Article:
I’m sure many people know what Slack is by now. Already 2.7 million daily active users, $540 million dollars in total funding with a valuation at $3.8 billion. It’s the hot new thing! Slack has even made it onto network TV commercials. It’s the purported email replacement. It is widely used in the corporate world as a internal messaging app which is meant to improve productivity and communication. I’ve been using it for a while and have a few quick thoughts.
Here’s a much better piece detailing Slack if you’d like some extra reading.
In my opinion slack directly tackles three main issues which have made it successful.
- It is real time but not fully
- It is designed for the end user not the corporation that implements it
- It is directed at collaboration
Slack allows you to create teams which comprise of members who can create and join various “channels”. These channels are supercharged group chats. There is also one on one direct messaging if you want. It can work as a real time chat room and at the same time can be used like email (where you don’t expect an immediate response and a thought out response can be scripted). These channels facilitate teamwork by centralizing the discussions. You can pin documents, share files, and direct comments and communication to various groups within the team based on which channel you write in. Much better than the “cc” or “reply all” of email.
Each channel is an easy place for distributed teams to keep up to date on their collective project. Slack is the place where all communication can come together that can be accessible to all. To facilitate this, Slack has an incredible search function. It also overthrows the horror of one large email inbox with disparate topics. Each channel has its own directed label.
Moreover, Slack ties into the desire to communicate. To this day I’m amazed at how messaging has taken over. I would venture to say that in a non work setting more than 50% of the time I see someone open their laptop, its not long before I see multiple G-chat, facebook chat, or imessage windows pop up. To me this is crazy! Slack only feeds into the same motivation that lies behind this desire. Slack makes it easier than ever to have an impromptu virtual meeting, to update a select group of people on the progress of something, or to facilitate quick decisions.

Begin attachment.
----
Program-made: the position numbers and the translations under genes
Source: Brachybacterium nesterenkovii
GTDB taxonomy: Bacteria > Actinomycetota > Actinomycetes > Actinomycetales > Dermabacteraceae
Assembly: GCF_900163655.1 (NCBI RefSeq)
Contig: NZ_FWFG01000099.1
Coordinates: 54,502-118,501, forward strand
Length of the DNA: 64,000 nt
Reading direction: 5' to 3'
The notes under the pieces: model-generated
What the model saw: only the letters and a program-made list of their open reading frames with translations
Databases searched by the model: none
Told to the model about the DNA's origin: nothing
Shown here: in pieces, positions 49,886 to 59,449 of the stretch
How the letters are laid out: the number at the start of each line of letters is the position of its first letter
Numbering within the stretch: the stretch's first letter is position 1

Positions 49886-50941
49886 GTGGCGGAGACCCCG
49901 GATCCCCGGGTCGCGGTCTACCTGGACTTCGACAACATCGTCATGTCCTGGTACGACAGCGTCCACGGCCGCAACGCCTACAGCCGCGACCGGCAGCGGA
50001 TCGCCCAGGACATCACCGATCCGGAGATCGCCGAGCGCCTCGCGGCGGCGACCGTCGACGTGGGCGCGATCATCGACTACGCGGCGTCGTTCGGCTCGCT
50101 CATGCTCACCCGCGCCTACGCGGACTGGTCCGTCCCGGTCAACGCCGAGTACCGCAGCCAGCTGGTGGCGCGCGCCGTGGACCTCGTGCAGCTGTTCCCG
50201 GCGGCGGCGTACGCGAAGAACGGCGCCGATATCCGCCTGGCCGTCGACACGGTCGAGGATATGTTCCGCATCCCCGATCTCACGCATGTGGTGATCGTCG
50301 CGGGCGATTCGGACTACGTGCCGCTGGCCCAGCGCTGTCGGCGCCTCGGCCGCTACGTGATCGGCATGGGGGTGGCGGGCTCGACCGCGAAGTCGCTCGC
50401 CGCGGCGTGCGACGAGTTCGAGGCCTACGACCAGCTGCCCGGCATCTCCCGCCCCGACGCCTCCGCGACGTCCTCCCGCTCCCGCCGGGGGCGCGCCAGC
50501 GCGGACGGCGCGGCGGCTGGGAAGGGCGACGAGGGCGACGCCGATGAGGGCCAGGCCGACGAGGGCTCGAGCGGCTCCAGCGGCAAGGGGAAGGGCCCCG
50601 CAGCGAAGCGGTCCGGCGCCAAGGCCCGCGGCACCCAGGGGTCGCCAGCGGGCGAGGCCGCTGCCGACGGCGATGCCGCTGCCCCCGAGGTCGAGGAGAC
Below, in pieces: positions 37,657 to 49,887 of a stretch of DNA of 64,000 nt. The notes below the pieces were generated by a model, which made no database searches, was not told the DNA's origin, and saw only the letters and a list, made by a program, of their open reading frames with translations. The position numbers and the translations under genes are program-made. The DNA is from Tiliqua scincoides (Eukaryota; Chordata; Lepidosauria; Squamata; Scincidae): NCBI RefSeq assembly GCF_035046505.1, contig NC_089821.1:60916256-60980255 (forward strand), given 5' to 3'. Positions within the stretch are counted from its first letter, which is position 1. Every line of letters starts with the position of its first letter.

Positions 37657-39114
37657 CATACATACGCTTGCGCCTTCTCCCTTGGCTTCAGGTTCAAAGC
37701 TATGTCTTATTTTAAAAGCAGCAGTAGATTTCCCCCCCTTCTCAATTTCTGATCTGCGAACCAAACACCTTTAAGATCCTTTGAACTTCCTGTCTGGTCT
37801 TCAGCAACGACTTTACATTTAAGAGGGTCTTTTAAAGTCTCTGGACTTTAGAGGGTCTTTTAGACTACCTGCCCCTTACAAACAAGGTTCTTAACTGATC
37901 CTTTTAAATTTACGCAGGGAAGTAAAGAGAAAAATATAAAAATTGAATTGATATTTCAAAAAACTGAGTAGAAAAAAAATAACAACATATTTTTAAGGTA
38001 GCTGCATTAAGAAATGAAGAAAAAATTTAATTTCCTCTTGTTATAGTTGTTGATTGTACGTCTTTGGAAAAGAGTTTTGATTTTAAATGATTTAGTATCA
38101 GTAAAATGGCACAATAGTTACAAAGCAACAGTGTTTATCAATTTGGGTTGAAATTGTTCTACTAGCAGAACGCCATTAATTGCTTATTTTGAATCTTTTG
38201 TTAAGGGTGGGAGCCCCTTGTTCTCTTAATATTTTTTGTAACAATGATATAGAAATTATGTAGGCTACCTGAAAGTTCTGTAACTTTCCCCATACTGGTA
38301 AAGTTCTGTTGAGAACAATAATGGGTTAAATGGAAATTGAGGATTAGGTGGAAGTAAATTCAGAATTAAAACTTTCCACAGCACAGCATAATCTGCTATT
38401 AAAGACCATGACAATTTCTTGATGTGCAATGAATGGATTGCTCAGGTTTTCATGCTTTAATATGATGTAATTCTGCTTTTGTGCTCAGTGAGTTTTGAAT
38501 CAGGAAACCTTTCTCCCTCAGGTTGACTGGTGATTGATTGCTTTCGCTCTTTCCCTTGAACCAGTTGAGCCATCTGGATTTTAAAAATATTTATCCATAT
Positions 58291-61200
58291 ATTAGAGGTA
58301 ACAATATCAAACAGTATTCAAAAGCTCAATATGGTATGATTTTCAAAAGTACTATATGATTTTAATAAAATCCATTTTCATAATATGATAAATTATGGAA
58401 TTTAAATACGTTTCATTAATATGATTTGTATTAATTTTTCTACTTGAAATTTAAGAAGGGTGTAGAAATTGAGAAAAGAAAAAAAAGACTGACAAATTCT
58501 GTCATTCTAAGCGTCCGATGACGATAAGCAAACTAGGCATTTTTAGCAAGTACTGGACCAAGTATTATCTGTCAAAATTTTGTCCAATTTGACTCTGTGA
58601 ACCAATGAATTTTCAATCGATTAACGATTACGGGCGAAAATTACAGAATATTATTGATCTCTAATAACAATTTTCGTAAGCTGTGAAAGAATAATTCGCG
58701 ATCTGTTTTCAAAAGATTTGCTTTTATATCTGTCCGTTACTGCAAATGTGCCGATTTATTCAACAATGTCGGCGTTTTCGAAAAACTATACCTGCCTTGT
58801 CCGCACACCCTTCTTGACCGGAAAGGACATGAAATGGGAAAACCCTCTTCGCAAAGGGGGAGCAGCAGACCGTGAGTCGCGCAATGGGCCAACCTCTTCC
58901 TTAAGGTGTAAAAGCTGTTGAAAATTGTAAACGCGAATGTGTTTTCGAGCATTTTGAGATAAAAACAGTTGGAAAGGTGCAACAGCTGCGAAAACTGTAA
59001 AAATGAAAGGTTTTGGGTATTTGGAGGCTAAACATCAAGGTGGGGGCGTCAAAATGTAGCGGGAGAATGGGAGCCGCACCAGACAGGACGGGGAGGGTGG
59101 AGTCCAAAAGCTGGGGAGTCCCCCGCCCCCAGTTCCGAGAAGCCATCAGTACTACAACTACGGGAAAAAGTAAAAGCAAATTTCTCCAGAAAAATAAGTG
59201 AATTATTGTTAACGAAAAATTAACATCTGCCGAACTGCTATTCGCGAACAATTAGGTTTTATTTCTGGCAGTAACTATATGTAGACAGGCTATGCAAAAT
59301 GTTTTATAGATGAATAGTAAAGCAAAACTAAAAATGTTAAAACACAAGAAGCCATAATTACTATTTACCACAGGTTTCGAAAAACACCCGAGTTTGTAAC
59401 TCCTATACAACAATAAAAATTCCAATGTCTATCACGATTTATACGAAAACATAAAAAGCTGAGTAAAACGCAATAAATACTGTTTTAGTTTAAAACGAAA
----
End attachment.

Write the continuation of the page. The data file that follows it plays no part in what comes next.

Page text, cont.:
Finally, the design is stunning. Slack looks very sleek. It’s definitely designed with a millennial generation feel, and is very intuitive to use for those of us who grew up with social media. It is quite easy to set up, and there is also a lot of customization. Just like any enterprise software which needs to be applied in very disparate fields, it seems to integrate well with a lot of popular software platforms (ie Dropbox, Google Drive etc).
Unfortunately, there are also few issues with Slack. First and foremost, lost information is rampant. I would say this problem is worse with email. “But didn’t you get that email I sent last week?” but this issue is not eliminated in Slack. In one channel you may have multiple conversations going on at the same time. Some people are answering in real time. The poster is expecting a reply from X, but X is not there. She/He is treating the thread like an email. Keeping up with it all can be a chore. It is much too easy to log in and have a long list of messages to sort through despite the ability to do a quick search.
The platform makes it much easier than email to send a quick message. This fact drives a self perpetuating flurry of messages. You sometimes feel obligated to contribute in this “chatroom” which drives even more messages (many of which likely have far less substance). Meant as a tool to enhance productivity, I can see how Slack can in fact drain time and substance from team communications.
Lastly, Slack channels can get very informal. Admittedly I’m not part of a slack team in a major company. Emojis, gifs, youtube clips are easily shared as pdfs, spreadsheets, and other files.
For different teams, different means of communication are warranted. There is no one correct way to collaborate. However, Slack does a valiant job in solving some of the main issues of on-line communication. For those looking for a communication tool, I would say the biggest reason to consider Slack would be its user design. However, don’t automatically expect it to be a great boon for productivity. Sure, in some settings it’ll work great, but there are definitely a few drawbacks to consider.